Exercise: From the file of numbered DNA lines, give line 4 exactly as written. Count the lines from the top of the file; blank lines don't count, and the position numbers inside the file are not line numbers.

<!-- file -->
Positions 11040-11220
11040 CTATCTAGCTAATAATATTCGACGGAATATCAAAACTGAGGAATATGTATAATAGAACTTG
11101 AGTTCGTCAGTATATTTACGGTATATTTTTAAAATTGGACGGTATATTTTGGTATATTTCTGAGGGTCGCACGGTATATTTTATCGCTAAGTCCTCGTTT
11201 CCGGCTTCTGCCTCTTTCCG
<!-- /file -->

11201 CCGGCTTCTGCCTCTTTCCG